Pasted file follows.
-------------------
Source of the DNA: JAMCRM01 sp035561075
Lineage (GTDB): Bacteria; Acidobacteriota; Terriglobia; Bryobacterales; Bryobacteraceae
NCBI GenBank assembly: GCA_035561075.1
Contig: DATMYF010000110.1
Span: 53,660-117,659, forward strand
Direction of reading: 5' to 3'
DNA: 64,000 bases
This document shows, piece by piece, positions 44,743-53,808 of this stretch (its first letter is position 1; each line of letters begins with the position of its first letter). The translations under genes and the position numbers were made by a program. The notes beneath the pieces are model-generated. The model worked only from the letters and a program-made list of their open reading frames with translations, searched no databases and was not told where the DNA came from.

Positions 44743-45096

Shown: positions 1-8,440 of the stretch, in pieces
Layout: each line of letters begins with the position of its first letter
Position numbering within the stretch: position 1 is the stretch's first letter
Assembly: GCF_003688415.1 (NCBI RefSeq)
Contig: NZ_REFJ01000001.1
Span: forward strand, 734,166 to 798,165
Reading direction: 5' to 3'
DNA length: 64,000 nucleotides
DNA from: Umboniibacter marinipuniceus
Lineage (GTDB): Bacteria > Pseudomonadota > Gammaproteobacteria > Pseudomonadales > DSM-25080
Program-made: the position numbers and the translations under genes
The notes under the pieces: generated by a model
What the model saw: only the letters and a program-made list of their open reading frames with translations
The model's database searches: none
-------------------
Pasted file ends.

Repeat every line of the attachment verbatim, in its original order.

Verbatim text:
Source of the DNA: JAMCRM01 sp035561075
Lineage (GTDB): Bacteria; Acidobacteriota; Terriglobia; Bryobacterales; Bryobacteraceae
NCBI GenBank assembly: GCA_035561075.1
Contig: DATMYF010000110.1
Span: 53,660-117,659, forward strand
Direction of reading: 5' to 3'
DNA: 64,000 bases
This document shows, piece by piece, positions 44,743-53,808 of this stretch (its first letter is position 1; each line of letters begins with the position of its first letter). The translations under genes and the position numbers were made by a program. The notes beneath the pieces are model-generated. The model worked only from the letters and a program-made list of their open reading frames with translations, searched no databases and was not told where the DNA came from.

Positions 44743-45096

Shown: positions 1-8,440 of the stretch, in pieces
Layout: each line of letters begins with the position of its first letter
Position numbering within the stretch: position 1 is the stretch's first letter
Assembly: GCF_003688415.1 (NCBI RefSeq)
Contig: NZ_REFJ01000001.1
Span: forward strand, 734,166 to 798,165
Reading direction: 5' to 3'
DNA length: 64,000 nucleotides
DNA from: Umboniibacter marinipuniceus
Lineage (GTDB): Bacteria > Pseudomonadota > Gammaproteobacteria > Pseudomonadales > DSM-25080
Program-made: the position numbers and the translations under genes
The notes under the pieces: generated by a model
What the model saw: only the letters and a program-made list of their open reading frames with translations
The model's database searches: none